Kubo and the Two Strings (Knight; 2016)

The majority of this review is going to deal with the dualities that permeated Kubo and the Two Strings from tones, to thematics, to sensibilities, to even the music, but before I start speaking about that, the very first thing that needs to be said about this movie is that it is gorgeous.  Travis Knight and his crew of artists and animators have brought forth a thing of absolute beauty with vivid color schemes, fantastic designs, and incredible attention to detail.  You forget while watching Kubo and the Two Strings that what you are seeing is stop motion and not hand drawn or CGI animation (though, I suspect many of the backgrounds were, in fact, done with CGI).  This is more than just a single level beyond what Tim Burton wowed us with when he gave us The Nightmare Before Christmas and The Corpse Bride, what Knight and company give us often seems impossible, but there it is.  I have no problem with giving away the end of this review by saying that I will most definitely be buying this movie on Blu-Ray, but before I watch the film itself, I will have to watch the making of featurettes because what these animators have managed to accomplish astonished me so much that what I saw does not always seem plausible, and I have to know how they did it.

Kubo and the Two Strings is a movie that, while it never mentions Yin-Yang, is infused with duality after duality.  It’s a film written with Western plot structure, but with Eastern stylings.  Western stories are all about, well, telling a story.  Most people reading this will know it as the only story telling style there is.  Plot has a structure and a rhythm, a beginning, a middle, and an end which all come at around the same time throughout the life cycle of a story, and have a pattern all Western audiences not only find familiar, but understand so intuitively that to tell a story any other way just doesn’t feel right.  Eastern story telling is quite different.  Structure, plot, and character all take a back seat to what I can only describe as experience.  The emotions a story evokes, the message it teaches, the philosophy it espouses are all more important to an Eastern story than things like character consistencies or plot points hitting at appropriate times.  In Eastern stories things happen not to further a plot, necessarily, but to make the audience react.  Kubo and the Two Strings manages to be both story telling styles at once as it uses Western plot structure with its 3 act story line that rises and falls right when a Western audience would expect but it doesn’t bother overly much with explanation or internal logic, instead giving us characters and settings that don’t need to be explained or even understood in order to entertain and engage us.  Where does the Moon King come from, and what is he really?  A god, wizard, spirit?  It doesn’t matter ultimately to the story so we’ll never know.  Many of our main characters and places just are, and that’s okay because overemphasis on exposition can often just be a distraction.

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In a Western movie, I’d be a cheap plot device.  In an Eastern movie, I’m part of the experience.

Another duality is that is a movie made both for children and adults, and not in the normal way people talk about when discussing family movies.  For the children, the humor in Kubo and the Two Strings is incredibly corny, to an eye rolling, dad joke degree.  It’s not too badly overdone, but I found myself groaning often at the attempts at humor throughout the film while also recognizing that young children would probably find much of it hilarious in the same way they love repeating jokes that were once upon a time found on the side of a Dixie cup (I’m showing my age).  The characters are also aimed at a younger audience with the scary never being too terribly scary and the protagonists always being a child, a parental figure, or over the top comic relief.  However, Kubo and the Two Strings is never afraid to shy away from adult issues like death, abandonment, grief, and responsibility.  While Kubo and the Two Strings never becomes grotesque, it is very often dark and earnest and could quite possibly be a bit much for children of an age young enough to appreciate the humor in the movie.  This is definitely one adults will have to watch with their children because they will have a good many questions afterward, the adults may even find themselves with one or two themselves.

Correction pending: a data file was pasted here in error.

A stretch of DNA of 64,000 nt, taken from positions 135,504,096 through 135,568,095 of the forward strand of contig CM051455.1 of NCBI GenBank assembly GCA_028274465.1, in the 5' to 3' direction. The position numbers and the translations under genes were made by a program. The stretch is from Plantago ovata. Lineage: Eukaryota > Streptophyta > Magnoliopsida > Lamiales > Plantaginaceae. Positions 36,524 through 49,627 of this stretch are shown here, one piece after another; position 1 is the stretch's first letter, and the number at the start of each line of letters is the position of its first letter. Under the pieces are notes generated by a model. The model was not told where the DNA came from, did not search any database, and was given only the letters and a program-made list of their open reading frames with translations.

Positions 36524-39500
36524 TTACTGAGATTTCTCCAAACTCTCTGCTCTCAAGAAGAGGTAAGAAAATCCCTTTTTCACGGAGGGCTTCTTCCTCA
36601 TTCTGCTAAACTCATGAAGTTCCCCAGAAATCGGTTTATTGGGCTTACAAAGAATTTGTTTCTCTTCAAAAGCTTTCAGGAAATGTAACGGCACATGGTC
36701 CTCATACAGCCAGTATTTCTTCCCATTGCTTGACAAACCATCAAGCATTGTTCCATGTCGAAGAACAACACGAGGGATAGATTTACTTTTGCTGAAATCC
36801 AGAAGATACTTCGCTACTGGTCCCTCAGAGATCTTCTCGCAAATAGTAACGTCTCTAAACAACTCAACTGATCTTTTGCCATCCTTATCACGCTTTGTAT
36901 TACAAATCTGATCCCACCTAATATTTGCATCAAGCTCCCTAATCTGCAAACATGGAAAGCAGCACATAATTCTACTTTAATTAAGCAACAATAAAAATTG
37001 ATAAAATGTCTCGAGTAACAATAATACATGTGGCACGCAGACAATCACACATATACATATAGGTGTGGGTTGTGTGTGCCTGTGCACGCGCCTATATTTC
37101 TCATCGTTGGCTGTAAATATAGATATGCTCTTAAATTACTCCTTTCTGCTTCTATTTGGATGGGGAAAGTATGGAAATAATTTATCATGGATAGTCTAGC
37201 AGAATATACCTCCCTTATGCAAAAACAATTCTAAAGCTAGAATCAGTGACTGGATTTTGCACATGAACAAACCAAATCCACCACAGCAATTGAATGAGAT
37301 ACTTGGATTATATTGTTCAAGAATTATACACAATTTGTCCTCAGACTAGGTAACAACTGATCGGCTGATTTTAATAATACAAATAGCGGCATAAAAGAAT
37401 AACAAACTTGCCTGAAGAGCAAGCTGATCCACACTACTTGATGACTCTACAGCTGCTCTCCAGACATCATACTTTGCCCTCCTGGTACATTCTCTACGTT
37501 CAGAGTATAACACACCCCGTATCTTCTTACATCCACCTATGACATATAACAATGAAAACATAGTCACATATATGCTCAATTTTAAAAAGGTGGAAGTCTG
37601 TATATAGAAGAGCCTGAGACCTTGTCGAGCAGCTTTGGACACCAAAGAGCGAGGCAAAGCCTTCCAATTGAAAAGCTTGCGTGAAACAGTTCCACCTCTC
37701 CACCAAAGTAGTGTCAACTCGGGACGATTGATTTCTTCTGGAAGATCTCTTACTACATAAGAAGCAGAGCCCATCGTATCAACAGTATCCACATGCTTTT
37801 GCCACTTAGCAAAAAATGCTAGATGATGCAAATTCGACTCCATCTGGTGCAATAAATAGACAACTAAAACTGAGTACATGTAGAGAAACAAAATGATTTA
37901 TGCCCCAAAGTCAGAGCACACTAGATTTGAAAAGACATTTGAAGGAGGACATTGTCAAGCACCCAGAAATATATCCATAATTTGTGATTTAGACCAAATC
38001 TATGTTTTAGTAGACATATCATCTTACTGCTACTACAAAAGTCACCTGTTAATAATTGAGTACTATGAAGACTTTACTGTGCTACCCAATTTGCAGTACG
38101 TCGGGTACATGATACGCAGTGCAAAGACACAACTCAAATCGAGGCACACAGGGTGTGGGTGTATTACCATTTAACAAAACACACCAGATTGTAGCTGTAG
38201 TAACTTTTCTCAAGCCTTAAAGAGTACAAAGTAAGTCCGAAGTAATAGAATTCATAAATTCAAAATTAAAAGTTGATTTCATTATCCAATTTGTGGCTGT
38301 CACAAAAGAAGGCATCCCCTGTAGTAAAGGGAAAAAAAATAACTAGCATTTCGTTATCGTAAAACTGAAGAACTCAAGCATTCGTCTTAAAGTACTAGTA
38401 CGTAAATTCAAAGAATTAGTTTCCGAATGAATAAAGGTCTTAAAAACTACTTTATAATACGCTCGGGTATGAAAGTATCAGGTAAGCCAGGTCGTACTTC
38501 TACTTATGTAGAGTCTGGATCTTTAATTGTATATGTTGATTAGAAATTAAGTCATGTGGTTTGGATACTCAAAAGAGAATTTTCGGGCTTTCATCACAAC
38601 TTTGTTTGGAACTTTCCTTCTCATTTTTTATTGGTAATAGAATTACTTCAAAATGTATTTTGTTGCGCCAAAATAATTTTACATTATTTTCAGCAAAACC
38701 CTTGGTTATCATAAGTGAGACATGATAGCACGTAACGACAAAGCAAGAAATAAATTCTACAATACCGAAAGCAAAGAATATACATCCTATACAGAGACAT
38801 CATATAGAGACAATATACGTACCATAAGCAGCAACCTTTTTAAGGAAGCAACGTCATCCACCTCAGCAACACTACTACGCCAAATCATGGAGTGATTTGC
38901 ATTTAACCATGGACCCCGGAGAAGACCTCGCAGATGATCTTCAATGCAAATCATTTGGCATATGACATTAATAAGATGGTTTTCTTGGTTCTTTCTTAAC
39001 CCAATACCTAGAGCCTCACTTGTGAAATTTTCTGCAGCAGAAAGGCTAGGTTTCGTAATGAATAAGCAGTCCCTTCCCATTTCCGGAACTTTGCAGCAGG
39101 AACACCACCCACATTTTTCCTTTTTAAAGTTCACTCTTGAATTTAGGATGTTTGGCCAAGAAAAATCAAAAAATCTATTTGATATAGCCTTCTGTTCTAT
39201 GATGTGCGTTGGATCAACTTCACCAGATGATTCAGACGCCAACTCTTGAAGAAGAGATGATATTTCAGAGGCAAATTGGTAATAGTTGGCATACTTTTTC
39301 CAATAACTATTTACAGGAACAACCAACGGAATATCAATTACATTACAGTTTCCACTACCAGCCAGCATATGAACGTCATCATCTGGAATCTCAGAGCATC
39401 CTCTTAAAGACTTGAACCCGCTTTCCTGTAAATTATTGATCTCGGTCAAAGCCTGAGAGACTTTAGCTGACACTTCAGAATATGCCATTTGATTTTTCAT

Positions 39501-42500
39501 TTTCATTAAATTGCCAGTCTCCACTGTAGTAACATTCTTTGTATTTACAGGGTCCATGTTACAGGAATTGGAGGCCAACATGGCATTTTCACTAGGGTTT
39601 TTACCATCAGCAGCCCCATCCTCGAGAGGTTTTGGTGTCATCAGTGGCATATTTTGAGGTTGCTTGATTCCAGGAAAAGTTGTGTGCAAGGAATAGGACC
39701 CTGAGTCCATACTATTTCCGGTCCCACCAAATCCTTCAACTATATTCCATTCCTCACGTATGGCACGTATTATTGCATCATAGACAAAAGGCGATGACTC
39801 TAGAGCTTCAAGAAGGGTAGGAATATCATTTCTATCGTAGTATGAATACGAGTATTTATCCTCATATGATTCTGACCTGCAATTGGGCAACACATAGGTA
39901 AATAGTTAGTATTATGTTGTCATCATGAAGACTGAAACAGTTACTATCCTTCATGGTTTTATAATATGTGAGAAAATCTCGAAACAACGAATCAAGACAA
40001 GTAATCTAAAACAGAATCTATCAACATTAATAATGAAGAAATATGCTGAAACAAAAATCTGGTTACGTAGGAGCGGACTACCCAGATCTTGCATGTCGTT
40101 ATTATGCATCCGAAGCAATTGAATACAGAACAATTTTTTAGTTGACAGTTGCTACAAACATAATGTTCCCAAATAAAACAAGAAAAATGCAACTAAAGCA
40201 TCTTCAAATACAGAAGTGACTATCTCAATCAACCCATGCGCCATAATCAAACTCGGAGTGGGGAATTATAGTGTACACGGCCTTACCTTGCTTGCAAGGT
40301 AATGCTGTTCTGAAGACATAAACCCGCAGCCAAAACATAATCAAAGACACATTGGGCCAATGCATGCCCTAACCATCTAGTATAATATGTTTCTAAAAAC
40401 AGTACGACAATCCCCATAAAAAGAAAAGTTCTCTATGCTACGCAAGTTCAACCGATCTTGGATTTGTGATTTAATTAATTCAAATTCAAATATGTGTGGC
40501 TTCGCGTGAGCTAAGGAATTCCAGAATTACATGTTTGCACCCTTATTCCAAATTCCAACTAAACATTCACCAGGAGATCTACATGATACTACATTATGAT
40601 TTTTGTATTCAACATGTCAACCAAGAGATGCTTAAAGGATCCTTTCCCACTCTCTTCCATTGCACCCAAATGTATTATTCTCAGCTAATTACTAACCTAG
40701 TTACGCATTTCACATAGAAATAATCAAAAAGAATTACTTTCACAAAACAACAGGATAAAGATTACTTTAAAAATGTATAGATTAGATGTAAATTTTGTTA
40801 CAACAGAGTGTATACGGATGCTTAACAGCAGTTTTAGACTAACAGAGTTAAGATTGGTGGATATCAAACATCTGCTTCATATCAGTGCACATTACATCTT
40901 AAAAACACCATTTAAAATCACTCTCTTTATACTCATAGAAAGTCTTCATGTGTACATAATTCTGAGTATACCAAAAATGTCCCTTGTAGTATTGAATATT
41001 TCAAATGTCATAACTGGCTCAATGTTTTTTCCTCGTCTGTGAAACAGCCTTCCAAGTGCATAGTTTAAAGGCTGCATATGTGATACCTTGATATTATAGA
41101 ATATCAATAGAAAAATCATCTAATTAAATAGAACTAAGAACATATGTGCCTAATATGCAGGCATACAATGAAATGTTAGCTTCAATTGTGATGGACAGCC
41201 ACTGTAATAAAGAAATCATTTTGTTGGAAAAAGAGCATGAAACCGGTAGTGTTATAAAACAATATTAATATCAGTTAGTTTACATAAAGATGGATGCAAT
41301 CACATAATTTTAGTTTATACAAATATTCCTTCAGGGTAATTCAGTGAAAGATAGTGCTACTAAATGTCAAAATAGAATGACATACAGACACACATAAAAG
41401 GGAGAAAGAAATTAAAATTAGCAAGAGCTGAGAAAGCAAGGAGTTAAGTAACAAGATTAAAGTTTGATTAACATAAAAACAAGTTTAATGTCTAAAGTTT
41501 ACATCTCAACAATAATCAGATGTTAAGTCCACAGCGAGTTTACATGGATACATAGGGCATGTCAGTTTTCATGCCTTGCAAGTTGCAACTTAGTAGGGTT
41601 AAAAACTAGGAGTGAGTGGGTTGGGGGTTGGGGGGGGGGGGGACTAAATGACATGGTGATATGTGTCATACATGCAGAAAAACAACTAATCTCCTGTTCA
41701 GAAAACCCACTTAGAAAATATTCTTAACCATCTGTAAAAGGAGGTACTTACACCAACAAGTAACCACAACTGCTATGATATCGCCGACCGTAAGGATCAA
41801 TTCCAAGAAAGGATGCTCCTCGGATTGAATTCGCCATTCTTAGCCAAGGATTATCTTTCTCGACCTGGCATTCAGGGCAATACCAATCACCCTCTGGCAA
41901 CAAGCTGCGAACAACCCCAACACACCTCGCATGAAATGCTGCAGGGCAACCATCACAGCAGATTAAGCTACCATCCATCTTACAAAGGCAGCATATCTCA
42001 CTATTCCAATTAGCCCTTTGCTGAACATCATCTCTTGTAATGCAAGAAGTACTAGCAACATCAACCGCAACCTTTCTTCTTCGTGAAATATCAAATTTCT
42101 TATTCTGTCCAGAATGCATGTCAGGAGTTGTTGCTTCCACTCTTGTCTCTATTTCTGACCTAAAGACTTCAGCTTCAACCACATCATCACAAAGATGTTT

The plot itself also has a great many yin-yang elements, most of which can’t be talked about in any great detail or the movie would be spoiled.  The story deals with both the natural and the spiritual world.  Day and night play important roles.  Even something as seemingly one dimensional as good and evil are shown to have two sides, and there are, of course, the titular two strings…

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It’s almost as if the title means something.

Kubo and the Two Strings is a movie that demands you expand the way you think and feel in order to enjoy and understand it in its entirety.  If you are willing to try to be both adult and child, believer and cynic, thinker and feeler, then Kubo will have a lot to offer.  If you insist on viewing it with tunnel vision, however, then you are going to find much of the story annoying and confusing. Both Kubo the child and Kubo the movie are beings that exist in two worlds at once.   No matter how open minded you decide to be, however, you will at least get to experience the most gorgeous animation to grace the big screen in some time.

Rating:  8.2 out of 10

One thought on “Kubo and the Two Strings (Knight; 2016)

  1. Pingback: The 2016 Shauning Achievements in Cinema Awards | Shaun's Movie Reviews

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